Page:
The aim of this study is to examine whether if poor nutritional habits are associated with stress and depressive symptoms of students in Germany, Bulgaria and Poland. A cross-sectional survey was administered among first year students: 696 German students, 489 Polish students and 654 Bulgarian students. The self-administered questionnaires given were: 12-item food frequency questionnaire, modified Beck Depression Index, and Cohen’s Perceived Stress Scale. Linear regression was conducted for perceived stress and depressive symptoms.
The results revealed that the food consumption of male students is not associated with perceived stress or depressive symptoms. On the other hand, the food consumption of female students is associated with perceived stress or depressive symptoms, specifically when it comes to frequency of consumptions of sweets, fast foods, fruits, vegetables, and meat. The data show consistent associations between unhealthy food consumptions and perceived stress and depressive symptoms. This study suggested that consumption of healthier foods may be an effort to reduce depressive symptoms and stress among students and vice versa.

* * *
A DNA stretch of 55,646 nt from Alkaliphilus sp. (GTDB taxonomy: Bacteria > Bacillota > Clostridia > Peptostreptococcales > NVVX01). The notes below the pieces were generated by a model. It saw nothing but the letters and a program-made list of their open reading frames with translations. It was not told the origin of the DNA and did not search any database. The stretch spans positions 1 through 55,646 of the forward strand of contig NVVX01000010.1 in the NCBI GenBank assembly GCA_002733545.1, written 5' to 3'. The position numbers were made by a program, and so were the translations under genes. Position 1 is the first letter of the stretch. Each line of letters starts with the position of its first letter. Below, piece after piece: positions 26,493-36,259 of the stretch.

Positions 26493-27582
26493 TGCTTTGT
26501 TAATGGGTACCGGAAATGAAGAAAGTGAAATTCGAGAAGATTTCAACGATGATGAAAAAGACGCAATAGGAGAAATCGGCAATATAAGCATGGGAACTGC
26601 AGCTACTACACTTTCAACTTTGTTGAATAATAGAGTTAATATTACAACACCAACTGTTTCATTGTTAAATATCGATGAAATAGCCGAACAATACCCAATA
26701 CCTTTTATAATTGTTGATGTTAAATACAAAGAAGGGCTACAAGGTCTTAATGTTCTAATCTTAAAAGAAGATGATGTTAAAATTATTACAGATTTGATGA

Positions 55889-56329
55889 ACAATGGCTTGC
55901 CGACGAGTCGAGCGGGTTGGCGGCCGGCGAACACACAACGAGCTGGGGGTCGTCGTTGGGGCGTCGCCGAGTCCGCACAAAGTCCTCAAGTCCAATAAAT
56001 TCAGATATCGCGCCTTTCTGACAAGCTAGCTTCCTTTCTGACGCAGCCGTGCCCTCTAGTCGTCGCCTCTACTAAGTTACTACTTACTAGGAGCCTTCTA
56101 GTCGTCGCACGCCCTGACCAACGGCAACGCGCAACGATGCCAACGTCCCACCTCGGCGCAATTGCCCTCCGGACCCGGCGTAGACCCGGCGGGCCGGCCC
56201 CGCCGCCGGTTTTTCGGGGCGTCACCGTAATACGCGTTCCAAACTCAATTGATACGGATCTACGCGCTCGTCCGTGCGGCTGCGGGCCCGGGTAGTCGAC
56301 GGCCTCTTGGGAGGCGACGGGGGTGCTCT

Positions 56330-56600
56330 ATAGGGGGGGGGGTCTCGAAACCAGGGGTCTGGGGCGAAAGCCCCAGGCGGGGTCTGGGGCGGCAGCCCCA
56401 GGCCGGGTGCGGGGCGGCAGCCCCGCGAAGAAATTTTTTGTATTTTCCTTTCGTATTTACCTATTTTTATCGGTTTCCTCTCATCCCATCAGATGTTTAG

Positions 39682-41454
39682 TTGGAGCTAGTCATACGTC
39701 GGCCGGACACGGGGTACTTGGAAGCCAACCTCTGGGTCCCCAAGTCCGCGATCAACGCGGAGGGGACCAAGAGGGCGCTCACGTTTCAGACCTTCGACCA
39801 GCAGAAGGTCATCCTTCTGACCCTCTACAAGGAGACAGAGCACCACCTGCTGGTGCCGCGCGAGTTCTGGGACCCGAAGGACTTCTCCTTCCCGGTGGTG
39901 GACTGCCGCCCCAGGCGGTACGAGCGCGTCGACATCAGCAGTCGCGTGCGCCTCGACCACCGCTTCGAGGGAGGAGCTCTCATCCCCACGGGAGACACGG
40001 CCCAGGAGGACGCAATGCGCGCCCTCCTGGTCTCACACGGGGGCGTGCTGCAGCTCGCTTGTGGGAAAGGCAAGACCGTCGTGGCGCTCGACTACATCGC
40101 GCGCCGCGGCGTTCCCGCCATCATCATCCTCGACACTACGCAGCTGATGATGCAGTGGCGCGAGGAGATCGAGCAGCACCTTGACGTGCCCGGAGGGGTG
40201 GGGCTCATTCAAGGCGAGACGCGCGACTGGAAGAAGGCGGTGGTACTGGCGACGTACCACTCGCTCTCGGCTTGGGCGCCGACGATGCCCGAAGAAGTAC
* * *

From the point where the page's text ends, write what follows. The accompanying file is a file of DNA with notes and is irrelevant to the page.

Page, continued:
As I reflect on this study, I remember that I had a lecture on Behavioral Neuroscience class with the very interesting topic on Neurotransmitters. These are endogenous chemicals in the brain that transmit signals from one neuron to another and they are responsible in the manifestations of our behaviors. Amino acids from protein-rich foods we consume are used to make the neurotransmitters that allow our brain cells to network and communicate well. If we consume healthier foods, we can promote homeostasis in our brain’s chemical balance, while if we consume too much fast foods or sweets, for instance, glutamate, the most prevalent excitatory neurotransmitter, there will be an increase in glutaminergic activity in our brain which is associated with our irritability, stress, in extreme case, depressive symptoms. So as psychologists, we must promote healthy food consumption, because every food that we eat affects our neurotransmitters, so as our thinking, feeling, and our behavior.
Jennifer Francia P. Villanueva, RPm